Thus, it is easy to appreciate that a person who lacks the ability to observe how they are in fact generating their own sense of unease via subconscious unresourceful thought processes may turn to drink, drugs, acquiring material things etc., or attempting to control something external (e.g. food intake or a partner's actions/behaviour). This is the classic approach one sees with some eating disorders (I didn't say all), and with many cases of self-harming. If you are frustrated at not being unable to control negative thoughts, then an unfortunate jump of reasoning may occur that the next best thing is to try to find peace by controlling or manipulating something else, whether it be an entirely external object or person, or simply the sufferer's own body, since this is external to the mind and easy to manipulate/harm. Another common thing which is directly related to this topic is that of insecure jealous partners who, because they don't understand how to control their own thoughts and emotions, attempt to make themselves feel better by finding a partner/lover to help them feel more secure. This seems to work in the early stages of the relationship, but before long, such a person will become extremely jealous and controlling of their partner because they begin to sense that this partner, who they wanted in order to feel more secure, has a mind of their own and is just as uncontrollable as their own mind. Human beings will do the most extraordinary and outlandish things in order to try to stop themselves from feeling uneasy. When you read in the newspapers that somebody tried to leave their lover and their lover did something extremely drastic to prevent this from happening, there is an above-average chance that fear of loss-of-control of their own psychological inadequacies may have been a significant motivating factor in trying to prevent their partner from leaving them. Some people will even die rather than let go of a person or let go of some belief system within which they may have taken refuge from their own psychological inadequacies or sense of lack of control over life. We truly are a peculiar bunch, us humans. Absolutely nuts, every last one of us.
I could bore you with hundreds of pages on this topic but I'm trying to be succinct.
Suffice to say, that the key is for a person to raise their level of cognitive awareness, and this is something I do have personal experience of. The best way, bar none, that I know of, to increase one's level of cognitive is meditation.
And the fastest way I know of to accomplish neural results from meditation (yes, I actually do mean positive physical neural changes), is through the use of binaural entrainment. These changes involve the brain functioning at a higher, more integrated, level, which has the effect of increasing cognitive awareness. I can go into as much detail as you like on this topic, but I don't want to bore you and I also don't wish to stray too far outside the bounds of the forum, since it's about raw food.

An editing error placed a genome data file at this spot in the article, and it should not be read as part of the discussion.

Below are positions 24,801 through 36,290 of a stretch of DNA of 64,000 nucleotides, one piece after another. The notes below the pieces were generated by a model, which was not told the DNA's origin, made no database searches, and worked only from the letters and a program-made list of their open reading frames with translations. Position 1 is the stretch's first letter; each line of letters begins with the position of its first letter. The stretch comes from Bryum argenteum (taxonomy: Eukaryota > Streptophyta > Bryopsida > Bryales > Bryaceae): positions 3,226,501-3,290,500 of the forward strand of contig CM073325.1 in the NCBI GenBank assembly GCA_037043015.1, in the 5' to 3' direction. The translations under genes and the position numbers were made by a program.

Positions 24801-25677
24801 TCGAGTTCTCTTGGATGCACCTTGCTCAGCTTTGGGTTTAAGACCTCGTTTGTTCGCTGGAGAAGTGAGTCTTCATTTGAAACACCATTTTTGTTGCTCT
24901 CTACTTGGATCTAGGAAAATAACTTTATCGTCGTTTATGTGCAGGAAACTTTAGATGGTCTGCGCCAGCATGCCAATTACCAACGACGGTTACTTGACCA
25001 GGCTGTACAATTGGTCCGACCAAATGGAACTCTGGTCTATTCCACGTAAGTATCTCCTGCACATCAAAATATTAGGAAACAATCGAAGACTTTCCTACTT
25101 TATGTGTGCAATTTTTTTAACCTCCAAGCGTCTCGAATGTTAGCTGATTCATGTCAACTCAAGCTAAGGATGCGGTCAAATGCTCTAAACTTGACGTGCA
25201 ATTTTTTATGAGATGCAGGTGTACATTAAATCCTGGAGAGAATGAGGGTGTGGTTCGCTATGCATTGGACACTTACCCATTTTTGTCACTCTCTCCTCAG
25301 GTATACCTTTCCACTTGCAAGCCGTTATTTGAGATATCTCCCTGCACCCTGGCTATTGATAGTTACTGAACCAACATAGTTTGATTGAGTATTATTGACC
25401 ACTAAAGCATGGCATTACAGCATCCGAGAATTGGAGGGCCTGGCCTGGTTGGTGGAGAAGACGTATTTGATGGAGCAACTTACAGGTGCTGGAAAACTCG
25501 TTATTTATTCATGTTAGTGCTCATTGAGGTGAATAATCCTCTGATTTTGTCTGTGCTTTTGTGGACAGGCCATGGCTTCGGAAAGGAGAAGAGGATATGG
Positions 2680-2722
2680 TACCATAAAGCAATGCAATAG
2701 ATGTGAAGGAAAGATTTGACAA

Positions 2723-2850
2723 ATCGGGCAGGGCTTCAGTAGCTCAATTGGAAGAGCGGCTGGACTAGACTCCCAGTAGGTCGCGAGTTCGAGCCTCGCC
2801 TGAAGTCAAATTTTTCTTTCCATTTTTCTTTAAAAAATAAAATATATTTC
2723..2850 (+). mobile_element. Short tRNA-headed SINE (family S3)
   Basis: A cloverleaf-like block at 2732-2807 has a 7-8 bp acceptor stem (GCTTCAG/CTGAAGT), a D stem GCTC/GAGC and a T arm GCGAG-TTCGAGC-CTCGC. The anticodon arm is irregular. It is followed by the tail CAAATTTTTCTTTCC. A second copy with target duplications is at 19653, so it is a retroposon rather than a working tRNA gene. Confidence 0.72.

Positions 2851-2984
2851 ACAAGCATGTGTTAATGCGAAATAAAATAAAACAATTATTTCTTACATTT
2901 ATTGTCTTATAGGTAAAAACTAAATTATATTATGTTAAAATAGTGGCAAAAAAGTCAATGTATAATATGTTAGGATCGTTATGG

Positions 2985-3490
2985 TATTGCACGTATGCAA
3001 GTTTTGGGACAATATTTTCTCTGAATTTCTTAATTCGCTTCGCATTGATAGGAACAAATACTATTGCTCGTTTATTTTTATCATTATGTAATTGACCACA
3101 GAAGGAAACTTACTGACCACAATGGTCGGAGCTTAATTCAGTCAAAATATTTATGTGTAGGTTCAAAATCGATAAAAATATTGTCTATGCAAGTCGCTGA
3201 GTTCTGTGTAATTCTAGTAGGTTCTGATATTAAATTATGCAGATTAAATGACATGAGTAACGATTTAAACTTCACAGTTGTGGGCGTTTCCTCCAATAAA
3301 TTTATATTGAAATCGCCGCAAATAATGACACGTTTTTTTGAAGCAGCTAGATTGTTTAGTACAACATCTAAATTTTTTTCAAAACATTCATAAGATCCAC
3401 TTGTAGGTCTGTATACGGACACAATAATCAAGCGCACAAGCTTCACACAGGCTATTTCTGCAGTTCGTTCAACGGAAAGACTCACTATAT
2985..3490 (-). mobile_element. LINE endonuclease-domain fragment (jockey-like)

There are techniques which can be helpful in the meantime (and I'm happy to discuss these, too, if you'd like me to - e.g. CBT, Sedona Method, Byron Katie's 'Work' etc.), but the really effective solution is to increase one's actual level of cognitive awareness so as to take charge of much of the subconscious junk that the mind generates, due to conditioning and life experience (too much emphasis is placed upon genetic influences on behaviour these days, when certain behaviour traits run in families - I don't dispute that there might be some influence of genetics, but there is huge ignorance of the significance of cognitive awareness, not least because some of the most intelligent researchers in the world may nonetheless have a relatively low level of awareness - intellect is not the same thing as cognitive awareness. Genetics is big business these days, because it is something that HUGE profits can potentially be derived from if genetic manipulation can be offered in the near future to people who wish to change something about themselves. Look at how big the pharmaceutical industry has become, and, for the most part, it doesn't even heal people by addressing the underlying cause - instead it just stifles symptoms until the patient eventually becomes so ill it's too late). But I digress...
Last edited by Arky; 04-11-2012 at 06:57 PM.
Totally agree with you and you can see it in people on this forum. With Alissa's free eating method it is possible to attract both the under and the over eaters so presumably also the purgers too.
Originally Posted by Arky
I think most people have issues with food at some point in their lives. I have most of my phases of obsessional eating behind me now I think. Over eating on unhealthy things is my remaining thing to deal with. Raw helps with this a lot but is not the whole solution certainly.
Eating disorders is an interesting topic. I think of it much as alcoholism in another person or drug abuse in another. The eating disorder itself isn't the "disease" (for want of a better word) it's a symptom.
When you get the toxins out of your body you will also release some emotions. (emotional detox). You don't have to eat alot of fruit but they are good cleansers. I have to adjust my detox rates sometimes I can't handle the emotions that are being released. Adjust the raw to suite your needs. Iam not sure if this will help or not.